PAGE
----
RV PRO

October '20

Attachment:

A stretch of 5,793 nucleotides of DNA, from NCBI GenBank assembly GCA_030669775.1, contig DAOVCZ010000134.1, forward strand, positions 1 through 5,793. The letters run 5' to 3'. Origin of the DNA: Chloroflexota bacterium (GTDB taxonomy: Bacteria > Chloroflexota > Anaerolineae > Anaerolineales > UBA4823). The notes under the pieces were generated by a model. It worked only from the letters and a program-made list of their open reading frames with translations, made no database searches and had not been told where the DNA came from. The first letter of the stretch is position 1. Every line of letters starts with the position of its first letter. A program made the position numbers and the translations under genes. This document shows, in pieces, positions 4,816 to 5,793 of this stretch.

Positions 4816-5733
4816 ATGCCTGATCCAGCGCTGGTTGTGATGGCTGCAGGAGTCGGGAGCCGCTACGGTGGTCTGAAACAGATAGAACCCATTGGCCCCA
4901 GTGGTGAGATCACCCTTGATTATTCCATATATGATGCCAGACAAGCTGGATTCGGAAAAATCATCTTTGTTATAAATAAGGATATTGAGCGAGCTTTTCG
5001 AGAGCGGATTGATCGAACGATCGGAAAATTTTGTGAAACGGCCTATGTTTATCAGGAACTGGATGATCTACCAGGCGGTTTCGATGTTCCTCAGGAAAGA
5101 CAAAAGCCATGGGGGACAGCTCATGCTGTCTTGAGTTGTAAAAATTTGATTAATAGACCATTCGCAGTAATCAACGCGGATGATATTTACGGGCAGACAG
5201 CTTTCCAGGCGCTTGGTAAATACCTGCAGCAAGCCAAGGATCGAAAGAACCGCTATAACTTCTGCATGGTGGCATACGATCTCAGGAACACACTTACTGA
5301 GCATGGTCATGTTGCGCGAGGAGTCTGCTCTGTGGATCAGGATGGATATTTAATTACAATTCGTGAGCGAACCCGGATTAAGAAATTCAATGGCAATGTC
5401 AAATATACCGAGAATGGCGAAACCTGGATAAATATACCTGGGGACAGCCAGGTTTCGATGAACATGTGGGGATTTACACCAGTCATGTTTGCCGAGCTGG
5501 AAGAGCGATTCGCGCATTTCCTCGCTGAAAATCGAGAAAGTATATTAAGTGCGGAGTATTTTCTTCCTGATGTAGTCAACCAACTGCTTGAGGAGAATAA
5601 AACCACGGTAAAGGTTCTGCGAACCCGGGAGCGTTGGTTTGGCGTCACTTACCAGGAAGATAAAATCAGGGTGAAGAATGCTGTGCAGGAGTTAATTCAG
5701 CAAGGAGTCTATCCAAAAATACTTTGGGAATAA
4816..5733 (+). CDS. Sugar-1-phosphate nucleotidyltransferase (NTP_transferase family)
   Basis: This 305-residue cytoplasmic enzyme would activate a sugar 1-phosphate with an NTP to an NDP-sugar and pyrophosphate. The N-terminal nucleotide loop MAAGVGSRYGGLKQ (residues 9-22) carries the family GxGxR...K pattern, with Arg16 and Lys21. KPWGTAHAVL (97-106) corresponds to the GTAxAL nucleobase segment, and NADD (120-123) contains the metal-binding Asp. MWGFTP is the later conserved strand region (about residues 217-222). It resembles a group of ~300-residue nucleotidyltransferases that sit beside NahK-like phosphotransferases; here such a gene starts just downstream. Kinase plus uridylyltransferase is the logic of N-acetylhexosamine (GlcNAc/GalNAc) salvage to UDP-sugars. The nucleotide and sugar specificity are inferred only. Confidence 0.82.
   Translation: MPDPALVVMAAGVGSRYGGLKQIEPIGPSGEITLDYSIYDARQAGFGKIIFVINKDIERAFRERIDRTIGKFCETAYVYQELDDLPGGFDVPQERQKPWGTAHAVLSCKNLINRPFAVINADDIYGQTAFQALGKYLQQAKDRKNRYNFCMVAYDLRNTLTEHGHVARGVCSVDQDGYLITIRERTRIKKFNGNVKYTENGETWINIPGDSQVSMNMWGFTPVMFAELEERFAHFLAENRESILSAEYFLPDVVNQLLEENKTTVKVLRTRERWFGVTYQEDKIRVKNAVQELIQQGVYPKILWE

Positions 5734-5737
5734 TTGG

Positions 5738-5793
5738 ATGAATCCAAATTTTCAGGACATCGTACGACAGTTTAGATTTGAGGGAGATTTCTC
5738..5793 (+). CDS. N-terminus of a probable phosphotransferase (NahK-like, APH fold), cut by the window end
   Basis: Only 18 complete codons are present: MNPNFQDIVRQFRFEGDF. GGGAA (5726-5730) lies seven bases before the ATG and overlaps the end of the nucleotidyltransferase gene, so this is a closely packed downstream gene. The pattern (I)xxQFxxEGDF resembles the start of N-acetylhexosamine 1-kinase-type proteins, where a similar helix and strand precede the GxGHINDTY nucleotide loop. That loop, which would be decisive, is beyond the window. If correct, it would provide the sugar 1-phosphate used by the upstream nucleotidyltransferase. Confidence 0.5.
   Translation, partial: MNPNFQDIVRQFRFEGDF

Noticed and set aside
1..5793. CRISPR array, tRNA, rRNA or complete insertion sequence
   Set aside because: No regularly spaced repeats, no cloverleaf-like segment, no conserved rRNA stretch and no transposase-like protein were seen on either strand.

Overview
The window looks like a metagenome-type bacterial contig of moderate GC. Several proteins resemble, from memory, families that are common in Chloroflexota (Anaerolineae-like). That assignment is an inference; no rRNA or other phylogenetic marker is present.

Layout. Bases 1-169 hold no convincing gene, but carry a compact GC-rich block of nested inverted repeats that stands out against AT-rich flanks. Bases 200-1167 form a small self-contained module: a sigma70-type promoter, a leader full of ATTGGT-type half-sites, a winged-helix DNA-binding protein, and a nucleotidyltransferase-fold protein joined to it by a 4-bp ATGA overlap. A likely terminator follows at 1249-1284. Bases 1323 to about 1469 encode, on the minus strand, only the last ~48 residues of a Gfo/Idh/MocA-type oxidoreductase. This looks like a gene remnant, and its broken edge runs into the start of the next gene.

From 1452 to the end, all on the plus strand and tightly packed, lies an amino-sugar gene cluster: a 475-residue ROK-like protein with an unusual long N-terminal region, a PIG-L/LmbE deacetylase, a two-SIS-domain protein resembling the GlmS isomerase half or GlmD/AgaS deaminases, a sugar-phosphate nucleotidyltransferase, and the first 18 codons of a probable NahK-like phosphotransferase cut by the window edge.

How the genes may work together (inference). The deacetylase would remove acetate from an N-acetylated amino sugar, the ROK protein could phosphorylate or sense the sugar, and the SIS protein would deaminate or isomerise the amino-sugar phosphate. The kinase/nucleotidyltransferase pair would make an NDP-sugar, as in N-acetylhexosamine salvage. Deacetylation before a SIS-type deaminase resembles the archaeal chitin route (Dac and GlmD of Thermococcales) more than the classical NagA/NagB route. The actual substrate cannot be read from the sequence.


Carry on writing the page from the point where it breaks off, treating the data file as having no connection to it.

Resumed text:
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68 • RV PRO • October 2020 rv-pro.com Social Media Management What companies need to know, Coleman says, is that maintaining and managing their social media presence needs to be a dedicated, ongoing busi- ness arm. He explains that companies may believe they are in the business of whatever product they specialize in – tow hitches, TPMS systems, or cleaning prod- ucts, etc., but ultimately, all companies are now "in the website business." "Ninety-nine percent of the people that are going to buy your product are going to visit you on the internet first, before they purchase it," he said in the presentation. Whether customers see a business on their standalone site or on social media, that will be the starting point to customers doing business with them. Treating social media management as a minor task that only gets 20 min- utes a day of attention from an employee who might already be filling another role can work against itself, according to Coleman. And frequently, a company's social media strategy won't be optimized, given that the person taking care of social media for the business might not be fully experienced in the field. Coleman says that being able to get all the right information on a company's products or services as swiftly as possible will be critical. "Once (customers) see a product, any product, that is of interest to them, they will seek out the advice of their peers," he says. "Having someone on a team who understands how to meander the delicate fabric of social networks for your company should be paramount in any business." This is especially true for the RV industry, Coleman says, where there are "so many social conversations on virtually every subject about it within these platforms." Thanks to the advent of remote workers worldwide, businesses can gen- erally find a social media manager even if they don't have the overhead to hire an in-house employee. Typically, these individuals are contractors who serve multiple clients, so they will be well- versed in the landscape. Once a business has found a good fit, its marketing department can manage the social media manager. It's an invest- ment worth making given that the money allotted can help pay dividends, Coleman argues. "A good social media manager is not an expensive personnel position to fill," Coleman says. "Budget between $1,000 to $2,000 per month. It will be the best money you ever spent on your business." To ensure they are hiring the right person for the job and helping them excel, Coleman offers a few guidelines: • Make sure they know as much about your product/service as possible. • Make sure they know even more about the people who purchase your product/service than the product itself. • Encourage them to do what they do and realize that they know much more about social media management than you ever will. In short, Coleman says, "Stay out of the way and let them do their job." • Do not micro-manage them and support them to acquire the tools they may need to be suc- cessful for you. The sooner RV industry companies can get involved in niche social media marketing, the better, Coleman con- tends. Staying relevant in the digital sphere requires a company to continually review their approach to ensure they're getting through to customers. Having the added strength of a social media manager can help them refine that approach and allow the business to continue focusing on other elements like in-house cus- tomer interactions, F&I, and inventory management. Coleman brings it back to the initial idea of making sure the right conversa- tions are happening about a company's services or products. "When people are talking among themselves about your product/service (not you talking about it to them), you will have achieved a great thing," he says. "That would be success in any- one's book." RVillage finds many ways to engage with users, and to bring consumers and RV businesses together.

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